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Stacie and Mitch Selzler shop for a car seat Saturday at Fargo's Toys R Us store. Carrie Snyder / The Forum

Methods for guessing baby's gender abound

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FARGO - Mitch and Stacie Selzler didn't want to know if their soon-to-be-born baby is a boy or girl - much to the frustration of their families. At the ultrasound, Stacie's mom tried to convince the technician to tell only her which gender her first grandchild would be.

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"There aren't too many good surprises in life," says Stacie Selzler, now in her final month of pregnancy. "We wanted this to be one of those magical moments."

But the unknown gender has also led to lots of guesses, some based in old wives' tales, especially by Selzler's co-workers.

One co-worker dangled a pencil over her wrist. Another put Selzler's wedding band on a string and held it over her belly. Whether the pencil or ring swings side-to-side or in circles is supposed to indicate if it's a boy or girl.

People have also commented on how Selzler is carrying the baby. "I'm carrying high," she says. "If you ask some of my co-workers, they say that's a boy, and ask some, they say it's a girl."

These assessments haven't produced any consistent results, other than entertainment.

"I'm starting to get a little annoyed by people telling me what I'm having. But it's fun. And we're all trying to have fun at the last few weeks of it, because I can tell you I'm tired and cranky," Selzler says.

Their omnipresence suggests a lot of pregnant women try predicting the gender of their baby through these sorts of adages. Here's a sampling:

* If the woman craves sweets, it would mean she's having a girl. If she craves sour or salty food, it's a boy.

* If the baby's heart rate is fast (140 or above), it's a girl. Below 140, it's a boy.

* If your leg hair grows faster than before you were pregnant, it's a boy. If it grows at the same rate, you're having a girl.

Rita Frovarp, a nurse at Sanford Medical Center in Fargo, has worked at the hospital for three decades, nearly all that time in its family birth center. She says through the years she's heard many of these classic old wives' tales, though fewer are told today than 20 years ago.

She and her fellow nurses have heard predictions based on morning sickness, acne, weight distribution (hips or belly), Chinese prediction calendars and even Drano. (Allegedly, if a pregnant woman's urine is mixed with the crystal clog remover, it would change color according to the baby's gender. Frovarp wouldn't recommend pregnant woman handle the chemical.)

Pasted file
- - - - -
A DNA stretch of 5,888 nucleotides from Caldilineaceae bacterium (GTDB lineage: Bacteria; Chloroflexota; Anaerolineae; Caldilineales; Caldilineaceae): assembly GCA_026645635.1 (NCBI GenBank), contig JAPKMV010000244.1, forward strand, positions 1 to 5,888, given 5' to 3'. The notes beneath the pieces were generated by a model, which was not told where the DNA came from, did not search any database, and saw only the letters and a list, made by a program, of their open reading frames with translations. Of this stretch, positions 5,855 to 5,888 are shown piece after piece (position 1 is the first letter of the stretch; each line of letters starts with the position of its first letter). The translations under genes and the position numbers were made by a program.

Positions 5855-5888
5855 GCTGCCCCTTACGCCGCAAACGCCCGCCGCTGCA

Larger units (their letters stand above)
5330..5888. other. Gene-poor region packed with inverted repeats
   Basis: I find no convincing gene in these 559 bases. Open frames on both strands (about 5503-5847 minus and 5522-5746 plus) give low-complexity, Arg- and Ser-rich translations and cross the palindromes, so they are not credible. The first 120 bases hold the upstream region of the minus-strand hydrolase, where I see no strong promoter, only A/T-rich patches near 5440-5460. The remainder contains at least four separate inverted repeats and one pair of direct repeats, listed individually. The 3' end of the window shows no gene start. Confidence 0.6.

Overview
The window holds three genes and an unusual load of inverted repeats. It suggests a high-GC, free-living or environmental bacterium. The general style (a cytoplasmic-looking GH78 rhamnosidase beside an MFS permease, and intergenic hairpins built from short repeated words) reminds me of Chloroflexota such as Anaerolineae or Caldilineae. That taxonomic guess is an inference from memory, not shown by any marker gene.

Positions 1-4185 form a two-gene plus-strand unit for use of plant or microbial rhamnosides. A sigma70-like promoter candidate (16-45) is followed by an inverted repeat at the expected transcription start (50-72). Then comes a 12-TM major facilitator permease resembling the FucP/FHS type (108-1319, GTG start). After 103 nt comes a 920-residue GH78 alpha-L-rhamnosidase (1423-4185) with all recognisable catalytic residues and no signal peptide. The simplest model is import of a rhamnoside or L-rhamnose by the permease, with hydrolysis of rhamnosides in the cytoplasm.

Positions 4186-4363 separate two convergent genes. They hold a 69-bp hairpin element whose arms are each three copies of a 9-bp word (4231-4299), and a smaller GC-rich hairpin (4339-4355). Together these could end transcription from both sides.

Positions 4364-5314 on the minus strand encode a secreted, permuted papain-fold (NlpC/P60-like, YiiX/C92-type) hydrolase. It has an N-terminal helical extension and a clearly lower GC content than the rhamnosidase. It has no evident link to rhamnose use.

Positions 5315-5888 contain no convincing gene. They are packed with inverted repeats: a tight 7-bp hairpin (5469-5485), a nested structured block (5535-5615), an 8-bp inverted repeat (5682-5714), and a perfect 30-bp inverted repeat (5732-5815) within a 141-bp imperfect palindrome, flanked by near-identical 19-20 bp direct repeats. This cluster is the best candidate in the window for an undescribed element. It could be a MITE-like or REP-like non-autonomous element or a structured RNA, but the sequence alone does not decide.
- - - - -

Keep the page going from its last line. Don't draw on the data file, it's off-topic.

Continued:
Frovarp can't vouch for the accuracy of the tests, or their origins. And there are plenty of discrepancies in what they mean, such as what color the Drano would turn and what direction the ring would swing. (As far as the varied opinions at Selzler's workplace about carrying high or low, most tales suggest girls are carried high and boys are carried low.)

Frovarp wonders if they differ by region - a nurse who had worked in the Southern U.S. said she heard boys had faster heart rates than girls.

Regardless, they have staying power. Frovarp gives some credit to the social nature of these tests. "It is just kind of a fun, whimsical and magical way to share your pregnancy with people," she says.

Nicole Mersiovsky of Fargo put several of the tales to the test when she was pregnant with her firstborn. "We wanted to know. We wanted to get ready. My husband was dead-set (the baby) was a girl. He was buying girls' stuff," she says.

She boiled cabbage on the stove and mixed the water with urine. It turned purple, indicating a girl.

Baby's heart rate was high (girl). Most Chinese gender prediction calendars said girl. The ring test came out girl, too.

She even bought a home gender prediction test, Intelligender. It sells at CVS pharmacy and Walgreens for $34.95, says www.babygenderprediction.

com. That predicted girl.

But an ultrasound in her 17th week painted a different picture. Her son, Coby, is now 10 months.

"For me, personally, it's a fun thing to do until you have the ultrasound," Mersiovsky says. "I'm just impatient and I wanted to know. I didn't put stock in them that I actually would in the way I did the ultrasound."

But, as Frovarp points out, "They are not 100 percent, either."

Dr. Aaron E. Carroll and Dr. Rachel C. Vreeman debunked the prediction methods in their book "Don't Swallow Your Gum! Myths, Half-Truths and Outright Lies About Your Body and Health."

"The truth is, your chance of randomly guessing the sex of your child is about 50-50. And, as it turns out, it is pretty difficult for any bogus method to beat those odds. Physicians and scientists alike have put this folklore to the test, and it turns out that these methods are pretty much bunk."

Readers can reach Forum reporter Sherri Richards at (701) 241-5556

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